The sponsor is responsible for obtaining the agreement of all parties involved in the study to ensure direct access to all study sites, source data, source documents, and reports to enable the sponsor to control data quality and perform an audit. Investigators will provide access to documents and individual data strictly required for monitoring, quality control and audit of the biomedical study to authorized persons, in accordance with current statutory and regulatory provisions (Articles L.1121-3 and R.5121-13 of the French Public Health Code). Any original document or object establishing the existence or accuracy of a data point or information recorded during the study is defined as a source document (medical file, original copy of clinical, laboratory test and imaging results, examination reports, etc.). In accordance with current statutory provisions (Articles L.1121-3 and R.5121-13 of the French Public Health Code), persons with direct access to source data will take every necessary precaution to ensure the confidentiality of information relating to investigational medicinal products, studies, participants, especially concerning the identity of these subjects, as well as the results obtained. These persons, like the investigators themselves, are bound by professional secrecy. All data concerning participants collected during or at the end of the study will be coded by the investigators (or any other specialists involved) before being sent to the sponsor. The name and address of study participants will never be directly visible. Only personnel participating in the study will have access to the patients’ data.
Confidentiality of data will be ensured by coding patient information based on the following data:
Their initials: the first letter of the last name and the first letter of the first name,
A 5-digit study number: a 2-digit number corresponding to the study center number, followed by a 3-digit number from 001 to 999 attributed by order of inclusion in the study.
The sponsor will ensure that each study participant has given his/her written consent for access to his/her personal data as strictly required for quality control of the study.
Any substantial modification, i.e. any modification likely to have a significant impact on the safety of study participants, the conditions of validity and results of the study, the quality and safety of investigational products, the interpretation of scientific documents that support the study or the study procedures, must be described in a written amendment that will be submitted to the sponsor, and must be approved by the ethics committee (CPP) and authorized by ANSM before implementation.
Non-substantial modifications, i.e. those with no significant impact on any aspect of the study, will be notified to the CPP for information purposes.
All amendments must be validated by the sponsor, and by all parties involved in the study concerned by the modification, before submission to the CPP and ANSM. This validation may require a meeting of the scientific committee and/or independent monitoring committee.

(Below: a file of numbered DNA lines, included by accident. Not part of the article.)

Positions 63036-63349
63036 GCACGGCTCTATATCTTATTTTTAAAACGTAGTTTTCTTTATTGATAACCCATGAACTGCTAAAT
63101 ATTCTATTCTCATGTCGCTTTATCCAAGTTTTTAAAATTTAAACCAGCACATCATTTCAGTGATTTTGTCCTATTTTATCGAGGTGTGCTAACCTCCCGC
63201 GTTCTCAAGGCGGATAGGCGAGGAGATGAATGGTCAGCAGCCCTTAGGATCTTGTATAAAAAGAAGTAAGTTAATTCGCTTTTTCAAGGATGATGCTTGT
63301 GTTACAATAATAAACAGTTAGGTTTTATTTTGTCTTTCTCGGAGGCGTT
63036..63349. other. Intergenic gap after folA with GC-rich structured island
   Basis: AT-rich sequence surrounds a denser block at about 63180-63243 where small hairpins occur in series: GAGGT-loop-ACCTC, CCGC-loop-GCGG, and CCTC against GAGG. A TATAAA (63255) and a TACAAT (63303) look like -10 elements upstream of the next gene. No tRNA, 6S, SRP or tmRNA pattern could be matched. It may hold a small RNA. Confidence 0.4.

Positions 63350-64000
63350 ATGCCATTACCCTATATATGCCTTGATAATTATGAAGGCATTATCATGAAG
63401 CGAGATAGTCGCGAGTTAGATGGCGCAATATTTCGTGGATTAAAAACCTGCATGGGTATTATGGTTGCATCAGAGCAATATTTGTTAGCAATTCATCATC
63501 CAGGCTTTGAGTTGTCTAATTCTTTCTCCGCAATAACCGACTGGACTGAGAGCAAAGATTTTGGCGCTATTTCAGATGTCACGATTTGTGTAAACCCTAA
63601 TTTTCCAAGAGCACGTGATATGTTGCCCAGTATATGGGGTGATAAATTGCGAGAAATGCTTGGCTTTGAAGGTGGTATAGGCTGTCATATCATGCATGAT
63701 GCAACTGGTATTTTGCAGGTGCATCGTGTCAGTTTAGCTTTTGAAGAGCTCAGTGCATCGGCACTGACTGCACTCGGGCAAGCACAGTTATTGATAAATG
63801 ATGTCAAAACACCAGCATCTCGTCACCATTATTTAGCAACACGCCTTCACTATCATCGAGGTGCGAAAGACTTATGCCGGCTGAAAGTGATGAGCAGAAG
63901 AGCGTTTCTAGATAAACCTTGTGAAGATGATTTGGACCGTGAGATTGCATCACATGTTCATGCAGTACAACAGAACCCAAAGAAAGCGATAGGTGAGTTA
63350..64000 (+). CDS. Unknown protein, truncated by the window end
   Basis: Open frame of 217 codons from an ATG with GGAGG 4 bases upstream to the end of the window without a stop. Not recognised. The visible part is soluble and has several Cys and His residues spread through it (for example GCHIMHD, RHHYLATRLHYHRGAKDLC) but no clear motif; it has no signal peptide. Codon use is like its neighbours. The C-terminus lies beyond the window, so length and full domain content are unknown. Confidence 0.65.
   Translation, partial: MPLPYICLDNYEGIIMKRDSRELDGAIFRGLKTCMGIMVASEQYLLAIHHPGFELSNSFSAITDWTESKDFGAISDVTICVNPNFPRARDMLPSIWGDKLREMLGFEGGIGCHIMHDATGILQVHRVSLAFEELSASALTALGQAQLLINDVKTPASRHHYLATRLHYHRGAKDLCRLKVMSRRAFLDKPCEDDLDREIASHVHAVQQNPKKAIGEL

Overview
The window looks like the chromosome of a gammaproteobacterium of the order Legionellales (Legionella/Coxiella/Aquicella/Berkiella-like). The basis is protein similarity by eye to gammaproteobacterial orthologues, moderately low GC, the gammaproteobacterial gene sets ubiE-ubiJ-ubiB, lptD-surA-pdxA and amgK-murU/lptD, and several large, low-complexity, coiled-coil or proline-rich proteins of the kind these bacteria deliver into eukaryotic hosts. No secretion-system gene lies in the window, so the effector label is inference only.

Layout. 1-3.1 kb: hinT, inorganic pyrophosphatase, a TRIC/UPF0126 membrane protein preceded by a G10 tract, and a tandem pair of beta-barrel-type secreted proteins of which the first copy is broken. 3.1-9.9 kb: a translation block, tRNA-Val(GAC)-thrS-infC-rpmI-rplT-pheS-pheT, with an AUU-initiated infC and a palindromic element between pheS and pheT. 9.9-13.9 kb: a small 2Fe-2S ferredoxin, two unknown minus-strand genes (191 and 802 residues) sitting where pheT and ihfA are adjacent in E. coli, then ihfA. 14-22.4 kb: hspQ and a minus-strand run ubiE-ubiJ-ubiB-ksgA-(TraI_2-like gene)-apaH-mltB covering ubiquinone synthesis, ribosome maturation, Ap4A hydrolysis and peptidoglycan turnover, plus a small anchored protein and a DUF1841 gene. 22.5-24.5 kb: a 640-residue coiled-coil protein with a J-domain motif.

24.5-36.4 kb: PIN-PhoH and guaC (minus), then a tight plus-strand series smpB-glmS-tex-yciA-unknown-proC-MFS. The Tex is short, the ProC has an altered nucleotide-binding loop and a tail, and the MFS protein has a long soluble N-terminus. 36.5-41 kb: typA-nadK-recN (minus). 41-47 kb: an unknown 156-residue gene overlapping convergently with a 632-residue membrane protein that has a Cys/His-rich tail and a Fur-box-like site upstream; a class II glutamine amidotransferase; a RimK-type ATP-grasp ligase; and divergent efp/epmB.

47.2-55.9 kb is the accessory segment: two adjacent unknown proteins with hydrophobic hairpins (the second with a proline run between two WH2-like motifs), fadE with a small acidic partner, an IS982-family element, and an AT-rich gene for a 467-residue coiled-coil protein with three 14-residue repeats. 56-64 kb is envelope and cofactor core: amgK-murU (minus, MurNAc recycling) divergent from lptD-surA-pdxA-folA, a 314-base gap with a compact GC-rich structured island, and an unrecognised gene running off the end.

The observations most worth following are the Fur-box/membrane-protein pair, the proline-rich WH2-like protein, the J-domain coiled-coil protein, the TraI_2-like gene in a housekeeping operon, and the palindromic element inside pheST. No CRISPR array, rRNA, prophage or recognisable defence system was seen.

All investigators participating in the study must be informed about all protocol amendments. The investigators must undertake to comply with the contents of all protocol amendments.
Any amendment that modifies patient care or the benefits, risks and constraints of the study will require a new patient information sheet and a new informed consent form, according to the aforementioned procedure.
Analysis of data provided by the investigating centers is performed by Amiens University Hospital. This analysis will result in a written report that will be submitted to the sponsor, who will then submit the report to the ethics committee (Comité de Protection des Personnes) and the competent authority.
All written or oral communication of study results must receive prior approval from the coordinating investigator and, when applicable, the committees formed for the study.
Publications of the principal results will cite the name of the sponsor, all investigators who included or followed participants in the study, methodologists, biostatisticians, and data managers who participated in the study, the members of the study committee(s), and, if applicable, the participation of a drug company/the source of funding. International requirements for writing and publication will be taken into account (The Uniform Requirements for Manuscripts, ICMJE, April 2010).
The management of complicated ASBO is straightforward, as surgery is required. There is, however, an ongoing debate concerning the surgical management of uncomplicated ASBO . The main points are to avoid surgery if it is unnecessary and to avoid delaying surgery if it is necessary. A recent propensity score analysis of 27,904 patients showed a lower risk of recurrence than with conservative management (13.0% vs 21.3%, p < 0.01). Another study of 6,191 patients confirmed these outcomes (19% vs 25.6%, p < 0.005). However the authors noted a higher mortality rate in the operative group (3.7% vs 2.6%, p = 0.025) . The debate is still ongoing and conservative treatment remains the standard of care whenever possible.